Digital Humanities and Digital Communication: Multimodality and Transmediality Summer School

Modena, 7-11 June 2021

Ongoing developments in digital technologies have originated a wide array of new media forms often involving multiple semiotic modes (e.g., verbal, visual, aural, spatial, and gestural). Working with multimodal and multimedia technologies as objects of research, tools for research or tools for public communication poses interesting questions. How do multiple semiotic resources contribute to meaning-making? What are the challenges of compiling and analyzing multimodal/multimedia corpora? What are the challenges and opportunities of multimodal analysis and multimodal digital communication?

The issue involves the whole range of social practices observed and produced in the humanities: from content management systems to corporate and institutional web pages, from social media to digital performing arts, including the complex meaning-making processes of face-to-face interaction and the multimodal nature of written texts. The complexity of digital artefacts and of cultural objects in general also requires analytical tools where multimodality can play a role in data visualization or analysis, while ultimately supporting an understanding of complexity.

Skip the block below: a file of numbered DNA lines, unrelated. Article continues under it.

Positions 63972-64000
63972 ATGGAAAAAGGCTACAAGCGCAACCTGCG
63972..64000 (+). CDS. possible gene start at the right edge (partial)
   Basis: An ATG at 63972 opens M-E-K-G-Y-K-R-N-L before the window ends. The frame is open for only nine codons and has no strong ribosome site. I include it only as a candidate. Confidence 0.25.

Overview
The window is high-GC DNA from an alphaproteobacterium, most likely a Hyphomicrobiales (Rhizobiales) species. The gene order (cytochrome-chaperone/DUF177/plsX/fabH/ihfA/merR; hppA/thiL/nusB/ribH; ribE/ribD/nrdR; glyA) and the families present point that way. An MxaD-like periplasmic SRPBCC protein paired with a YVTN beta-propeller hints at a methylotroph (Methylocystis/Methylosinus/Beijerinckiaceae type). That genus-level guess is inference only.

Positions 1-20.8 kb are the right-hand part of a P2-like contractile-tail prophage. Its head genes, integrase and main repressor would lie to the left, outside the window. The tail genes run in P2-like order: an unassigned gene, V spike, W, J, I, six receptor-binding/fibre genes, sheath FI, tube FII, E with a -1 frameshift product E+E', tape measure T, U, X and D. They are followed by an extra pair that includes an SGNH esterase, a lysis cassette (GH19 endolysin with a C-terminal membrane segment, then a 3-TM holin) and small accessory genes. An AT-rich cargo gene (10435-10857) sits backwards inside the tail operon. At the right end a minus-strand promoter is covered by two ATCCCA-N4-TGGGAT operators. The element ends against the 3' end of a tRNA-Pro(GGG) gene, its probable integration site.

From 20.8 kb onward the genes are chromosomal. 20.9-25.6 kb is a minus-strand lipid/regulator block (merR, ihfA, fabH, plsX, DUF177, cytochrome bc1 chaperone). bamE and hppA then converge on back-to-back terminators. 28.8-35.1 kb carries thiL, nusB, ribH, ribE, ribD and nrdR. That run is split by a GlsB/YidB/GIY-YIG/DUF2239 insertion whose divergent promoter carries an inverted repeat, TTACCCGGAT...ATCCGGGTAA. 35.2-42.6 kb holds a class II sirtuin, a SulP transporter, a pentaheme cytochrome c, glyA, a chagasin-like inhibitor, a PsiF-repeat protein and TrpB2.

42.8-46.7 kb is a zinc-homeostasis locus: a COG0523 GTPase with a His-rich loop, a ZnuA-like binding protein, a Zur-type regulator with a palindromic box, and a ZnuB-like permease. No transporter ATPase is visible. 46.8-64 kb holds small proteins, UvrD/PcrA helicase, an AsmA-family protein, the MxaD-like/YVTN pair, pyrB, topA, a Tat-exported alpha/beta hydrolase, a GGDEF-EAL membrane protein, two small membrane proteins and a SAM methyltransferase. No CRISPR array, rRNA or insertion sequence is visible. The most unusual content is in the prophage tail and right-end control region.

The current development in media production is also characterized by transmediality, i.e. the possibility of disseminating ‘content’ across as many platforms or media as possible; for instance launching a new (cultural) product over the Internet, live events, gadgets etc. The term “Transmediality” is used here to include different phenomena which are non-media specific, and can therefore be realized in a large number of different media. Originating in the world of literary discourse, the term has extended to a great variety of different discourses where constellations of texts are at play, such as for example cross-media campaigns in political discourse, branding or public science. In the study of transmediality, it is important to take into account not only the dynamics of the multiple media actors involved, but also their interaction with algorithmic personalization and with the affordances of different platforms. These three components together play a fundamental role in shaping public opinion by affecting collective debates.

Over the past few years this social dynamics has been investigated especially using big data and digital methods, highlighting phenomena such as the spreading of misinformation, patterns of opinion manipulation and polarization in public debate. On the other hand, little research has explored the linguistic and semiotic dimensions of these phenomena, determining the need to identify new theoretical and analytical perspectives, such as multimodal social semiotics or multimodal discourse/interaction analysis.